After 0, 1, 4, 6, 8, 12, and 24 h, a 0.05 mL sample was taken from each tube. Serial 10-fold dilutions of each sample were made, and 20 uL samples were plated on Mueller-Hinton plates (Beijing Land Bridge Tech Co., China). After 24 h incubation at 37°C, the number of viable bacteria was determined.
The antibacterial rate was calculated using the following formula :
2.5. Statistical Analysis
The data are reported as mean ± standard deviation. Analysis was performed in SPSS 13.0, using repeated measures analysis for antibacterial activity and one-way ANOVA followed by Tukey’s test for platelet count. A value of indicates statistical significance.
3.1. Platelet and Leukocyte Counts
The average volume of blood obtained from subjects was 45 mL, and an average of 4.5 mL PRP was harvested. The platelet count was () × 109/L in whole blood, while () × 109/L in PRP with an average 8.1-fold enrichment of platelet concentration after the processing (), about ()% platelet enrichment degree. The leukocyte count of PRP was () × 109/L, similar to () × 109/L in whole blood.
3.2. Antibacterial Activity
3.2.1. Bacterial Counts of Staphylococcus aureus over 24 Hours
Bacterial counts in the APG and APG-APO groups showed a rapid and pronounced decrease compared to PBS group in the first 4 hours () and were still lower than the PBS group in the following 6 hours, although no significant difference was noted (). Compared to PRP and PPP groups, bacteria counts in the APG and APG-APO groups reduced significantly () during 24 hours. There were no statistical differences between the APG and APG-APO groups () and between the PRP and PPP groups () (Figure 1(a)).
3.2.2. Bacterial Counts of Escherichia coli over 24 Hours
Compared to PBS group, bacterial counts in the APG, APG-APO, PRP, and PPP groups significantly decreased (), while no statistical difference was shown among the four groups () (Figure 1(b)).
3.2.3. Bacterial Counts of Pseudomonas aeruginosa over 24 Hours
Similar to results of Escherichia coli, bacterial counts of Pseudomonas aeruginosa in the APG, APG-APO, PRP, and PPP groups reduced significantly () compared to the PBS group, while no statistical difference was shown among the four groups () (Figure 1(c)).
3.2.4. Antibacterial Rate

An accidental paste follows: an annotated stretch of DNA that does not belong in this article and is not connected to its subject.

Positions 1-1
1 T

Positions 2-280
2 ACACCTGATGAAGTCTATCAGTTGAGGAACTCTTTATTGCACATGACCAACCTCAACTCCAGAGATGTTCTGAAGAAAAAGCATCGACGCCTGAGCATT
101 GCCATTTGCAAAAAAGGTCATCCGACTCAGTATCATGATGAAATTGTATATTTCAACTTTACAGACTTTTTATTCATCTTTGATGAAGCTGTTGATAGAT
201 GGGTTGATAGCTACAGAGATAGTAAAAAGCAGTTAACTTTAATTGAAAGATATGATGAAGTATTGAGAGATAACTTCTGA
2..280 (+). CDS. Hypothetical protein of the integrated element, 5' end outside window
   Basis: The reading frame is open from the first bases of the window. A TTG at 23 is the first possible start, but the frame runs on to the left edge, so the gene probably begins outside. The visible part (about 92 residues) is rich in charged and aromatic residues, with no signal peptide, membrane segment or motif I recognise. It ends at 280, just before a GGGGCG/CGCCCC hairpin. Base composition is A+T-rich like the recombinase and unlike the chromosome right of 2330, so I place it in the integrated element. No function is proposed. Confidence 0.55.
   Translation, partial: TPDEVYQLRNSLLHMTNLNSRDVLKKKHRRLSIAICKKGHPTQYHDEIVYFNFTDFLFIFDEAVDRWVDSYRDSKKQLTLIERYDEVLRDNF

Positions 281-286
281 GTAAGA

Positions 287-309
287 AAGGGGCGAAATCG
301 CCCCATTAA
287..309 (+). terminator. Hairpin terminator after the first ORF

Compared to PBS group, the antibacterial rate of APG against Staphylococcus aureus reached 77% in the first 4 hours and slowly declined to 61% at the 24th hour. The antibacterial rate against Escherichia coli was between 61% and 91%. APG showed lower antibacterial activity against Pseudomonas aeruginosa with antibacterial rate of 41% to 70% (Figure 2(a)).
Compared to PPP group, the antibacterial rate of APG against Staphylococcus aureus fluctuated between 52% and 77% over 24 hours, while the antibacterial rate of APG against Escherichia coli and Pseudomonas aeruginosa never reached 20% over 24 hours (Figure 2(b)).
Antibacterial activity of APG against Staphylococcus aureus was revealed in this study. And similar effect of APG-APO is also found. This result is consistent with our previous study . In addition, studies from Moojen et al. , Bielecki et al. , and Isaly and Beckley  indicate the similar antibacterial activity against Staphylococcus aureus. Compared to PRP, PPP almost does not have erythrocytes, leukocytes, and platelets, while other plasma components (such as proteins and antibiotics used) are similar to the PRP. In order to exclude the antibacterial activity of antibiotics used, the PPP group was designed as a positive control. Furthermore, apocynin was used to block the possible act of leukocytes on bacteria in this study. In this study, we found that there was obvious antibacterial activity of APG when compared with the PPP group. Similar antibacterial activity of APG and APG-APO makes us conclude that the antibacterial effect is not derived from leukocytes. While compared to PRP, the antibacterial effect of APG is still profound. Because the components in APG and PRP are largely the same, except the extra added thrombin and calcium in APG, there is a reason for the contribution of the antibacterial activity to the activation of platelets.
While considering the effect against Escherichia coli and Pseudomonas aeruginosa, we revealed that similar antibacterial activity is found in the PRP, PPP, APG, and APG-APO groups when compared with the PBS group. Because of the negligible amount of platelets in PPP, the antibacterial activity of PRP, APG, and APG-APO cannot be attributed to the activated platelets and may be contributed to the antibiotics used before.
In fact, platelets play an important part in host-defense system. The abnormality of quantity and quality of platelets can exacerbate infection and increase its related mortality [10–14]. Thrombin, a strong agonist of platelets, was added in the processing of APG. Although the antibacterial mechanisms of APG are not clear, platelets may be play a role. Activated platelets could not only release various growth factors  that play an important role in improving the healing of ulcers, but also secret platelet microbicidal proteins (PMPs) . PMPs contain a series of materials which have antibacterial activity, including platelet factor 4, regulated upon activation of normal T-cell expressed and secreted protein, connective tissue-activating peptide 3, platelet basic protein, thymosin beta-4, fibrinopeptide A, and fibrinopeptide B. PMPs could possibly play a role through the following mechanisms: contacting the bacterial membrane, changing the membrane permeability, entering the cell, and inhibiting the synthesis of big molecules .